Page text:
Finally, Coca-Cola is given its own villain origin story…
A documentary revolving around the obesity epidemic, particularly in America, Fed Up suggests that, perhaps, it’s not entirely our fault. In an over-crowded subgenre of pun-titled documentaries designed to make you think twice about what you eat, can this one manage to stand out from the pack?
Rather than spending a paragraph or two regurgitating facts and figures learned from the film and then giving my own personal opinion about the state of obesity, I’ll leave it to the film to cough up those stats and yourself to form your own thoughts on the problem. Instead, I’ll focus on how well Fed Up performs as a film.
Perhaps the most significant approach that director Stephanie Soechtig’s film does to separate itself from the onslaught of current food-scare documentaries is its emphasis on the personal story. By turning a large part of its focus upon a few families whose parents, and in turn, their children, have been personally affected by obesity, Soechtig is able to engage the viewer in a much more compelling way. Most of the statistics are gotten out-of-the-way early, so that we can have more time with the families. For the most part, the subjects in these portions of the doc avoid the urge taken so often to be unlikable, meaning they not only invoke our empathy, but our sympathy as well.
The flip side of these personal stories, however, is also one of the film’s biggest drawbacks. The way that they are handled tends to lend itself to the trappings of a human interest piece for a television newsmagazine program. Some of the overly dramatic lingering footage of the families and the presence of the instantly familiar voice of Katie Couric (also an Executive Producer) as the narrator do not help towards distancing this from something that may already be sitting on your DVR at home. Couric performs solidly, but, through no fault of her own, the film would have been better-served by someone who hasn’t already spoken about this same subject at length during her day job.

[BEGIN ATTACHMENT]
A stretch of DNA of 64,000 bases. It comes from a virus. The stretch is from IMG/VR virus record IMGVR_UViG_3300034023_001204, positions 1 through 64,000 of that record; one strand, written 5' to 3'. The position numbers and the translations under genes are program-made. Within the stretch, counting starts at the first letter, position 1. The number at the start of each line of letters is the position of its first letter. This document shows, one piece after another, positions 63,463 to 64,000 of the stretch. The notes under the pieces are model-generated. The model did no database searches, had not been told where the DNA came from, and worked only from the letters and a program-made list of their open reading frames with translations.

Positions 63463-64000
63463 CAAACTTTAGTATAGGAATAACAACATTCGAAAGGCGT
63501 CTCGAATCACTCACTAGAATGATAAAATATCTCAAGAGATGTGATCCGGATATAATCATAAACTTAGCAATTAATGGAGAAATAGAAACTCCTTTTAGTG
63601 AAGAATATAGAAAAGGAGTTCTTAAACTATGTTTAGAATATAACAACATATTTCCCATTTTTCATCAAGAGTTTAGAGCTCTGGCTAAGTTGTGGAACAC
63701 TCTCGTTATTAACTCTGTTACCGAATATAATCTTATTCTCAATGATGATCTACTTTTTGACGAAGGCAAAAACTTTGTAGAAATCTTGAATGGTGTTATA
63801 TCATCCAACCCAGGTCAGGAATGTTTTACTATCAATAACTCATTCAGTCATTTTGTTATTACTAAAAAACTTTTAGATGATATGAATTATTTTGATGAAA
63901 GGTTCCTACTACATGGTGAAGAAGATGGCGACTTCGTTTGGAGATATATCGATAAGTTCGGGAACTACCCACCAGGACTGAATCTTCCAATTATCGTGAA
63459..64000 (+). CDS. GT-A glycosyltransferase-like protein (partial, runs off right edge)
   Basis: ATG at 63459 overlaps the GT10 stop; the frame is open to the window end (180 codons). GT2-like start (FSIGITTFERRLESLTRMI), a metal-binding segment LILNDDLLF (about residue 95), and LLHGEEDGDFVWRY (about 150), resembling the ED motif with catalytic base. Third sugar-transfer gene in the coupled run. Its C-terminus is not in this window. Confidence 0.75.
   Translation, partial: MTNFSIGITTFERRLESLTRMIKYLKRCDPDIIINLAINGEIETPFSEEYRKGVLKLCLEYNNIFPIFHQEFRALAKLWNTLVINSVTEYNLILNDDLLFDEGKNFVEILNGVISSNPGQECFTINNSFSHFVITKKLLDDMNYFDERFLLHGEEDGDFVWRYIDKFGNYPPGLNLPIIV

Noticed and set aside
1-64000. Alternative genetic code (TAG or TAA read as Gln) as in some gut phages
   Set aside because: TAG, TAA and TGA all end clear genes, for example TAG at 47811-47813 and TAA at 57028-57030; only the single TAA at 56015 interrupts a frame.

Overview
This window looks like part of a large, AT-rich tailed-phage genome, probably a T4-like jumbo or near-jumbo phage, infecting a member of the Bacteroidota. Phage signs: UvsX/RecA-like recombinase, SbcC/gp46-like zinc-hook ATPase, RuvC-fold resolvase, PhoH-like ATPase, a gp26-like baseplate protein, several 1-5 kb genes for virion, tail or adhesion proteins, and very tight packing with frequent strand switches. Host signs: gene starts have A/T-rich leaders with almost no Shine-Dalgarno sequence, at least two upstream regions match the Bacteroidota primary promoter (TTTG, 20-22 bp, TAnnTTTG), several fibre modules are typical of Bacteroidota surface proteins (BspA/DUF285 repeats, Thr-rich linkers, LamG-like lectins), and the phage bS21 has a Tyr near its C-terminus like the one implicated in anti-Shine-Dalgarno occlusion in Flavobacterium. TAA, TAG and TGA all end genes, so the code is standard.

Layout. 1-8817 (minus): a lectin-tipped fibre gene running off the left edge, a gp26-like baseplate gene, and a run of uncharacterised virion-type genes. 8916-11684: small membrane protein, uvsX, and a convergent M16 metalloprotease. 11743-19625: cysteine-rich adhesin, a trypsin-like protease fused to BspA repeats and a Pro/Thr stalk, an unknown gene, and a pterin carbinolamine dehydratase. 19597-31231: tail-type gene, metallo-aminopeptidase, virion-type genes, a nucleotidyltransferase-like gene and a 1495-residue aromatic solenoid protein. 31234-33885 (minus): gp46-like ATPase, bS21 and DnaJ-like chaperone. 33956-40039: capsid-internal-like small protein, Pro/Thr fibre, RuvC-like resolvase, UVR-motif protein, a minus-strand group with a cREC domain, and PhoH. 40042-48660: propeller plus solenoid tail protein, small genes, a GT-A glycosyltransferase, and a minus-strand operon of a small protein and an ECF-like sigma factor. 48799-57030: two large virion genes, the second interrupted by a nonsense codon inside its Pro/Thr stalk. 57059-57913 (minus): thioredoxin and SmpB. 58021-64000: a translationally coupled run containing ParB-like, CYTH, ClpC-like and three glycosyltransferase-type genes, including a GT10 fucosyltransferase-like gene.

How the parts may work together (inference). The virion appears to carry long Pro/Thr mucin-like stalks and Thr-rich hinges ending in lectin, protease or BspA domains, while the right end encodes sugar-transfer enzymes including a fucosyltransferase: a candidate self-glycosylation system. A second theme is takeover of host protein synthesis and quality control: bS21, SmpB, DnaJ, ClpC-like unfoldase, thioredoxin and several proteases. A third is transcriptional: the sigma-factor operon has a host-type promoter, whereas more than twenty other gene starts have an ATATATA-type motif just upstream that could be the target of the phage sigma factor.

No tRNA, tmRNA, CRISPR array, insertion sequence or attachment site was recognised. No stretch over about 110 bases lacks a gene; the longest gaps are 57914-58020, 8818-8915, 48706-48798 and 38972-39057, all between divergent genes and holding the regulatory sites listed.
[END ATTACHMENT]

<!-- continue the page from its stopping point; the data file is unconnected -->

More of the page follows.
One of the most controversial elements of documentaries of this type, and Fed UP is no exception, is the insistence that it’s really not our fault how we’ve turned out. In most instances, they use overblown statistical comparisons, scare tactics, and appetite-killing gross out footage of food preparation to shove its point down our Taco Bell-lined throats. But, fortunately, Fed Up generally takes a much more gentle approach in telling us that most of what we eat is no good for us, and it helps keep the film sustainable (yep) for its 90-minute runtime. They still say that the food industry is out to get us, but they still leave a little bit of room for some personal responsibility to creep through.
Of course, there’s still no questioning which side of the debate (if it really can even be called a debate anymore) the filmmakers fall on. The majority of the talking head experts interviewed here are one-sided and a few of them approach the line of being pretentious and decide to pass it right on by. It would have been nice to see a little more of the other side, just to serve as a devil’s advocate. What little we do get is certainly not given the gravitas that all sides of a debate deserve. It’s particularly, but not intentionally, comical early on when one of the supposed “bad guys” is interviewed about high-sugar beverages (i.e. soda). Couric fires a series of questions his direction, each one coming just as he starts to answer the last, and he understandably gets tripped up and needs to collect his thoughts. The camera remains on him as they presumably prepare to start again, giving the appearance that he is not confident in how own words. Letting the subject trip themselves up to negate their own point is a trick perfected by a documentarian like Errol Morris, but here it comes across a bit insincere. Moments like that happen all the time in interviews and it feels as if the natural choice here would have been to edit it out rather than keeping it to create a non-point.
Visually, however, Fed Up really shines. Plenty of on-screen graphics that are often playful break up the seriousness of the subject matter. Combined with plenty of footage of the families in their natural home environment, they ensure that we’re never bored. The editing is tight and rarely overstays its welcome and the cinematography gives it a visual motif that ties together nicely with the rest of what’s going on. The music throughout helps keep everything moving and, unlike many others, it’s never used in a too-obvious way to drive home the message.
JASON’S FINAL THOUGHTS:
Fed Up is largely, but not entirely, successful because the filmmakers have given us a much more personal take on a familiar subject, thereby giving us some skin in the game here. We care because it could just as easily be our own families up on the screen. You’ll learn nothing particularly new here, but it’s nice to finally get an approach that doesn’t feel the need to be entirely in our faces on a subject matter that most of us would already agree with them on. It feels more educational and less revolutionary. Is it ironic that one of the interview subjects, who happens to be a professor of nutrition, is named Marion Nestle? No, Alanis, it is not.
Review by Lead Film Critic/Writer, Jason Howard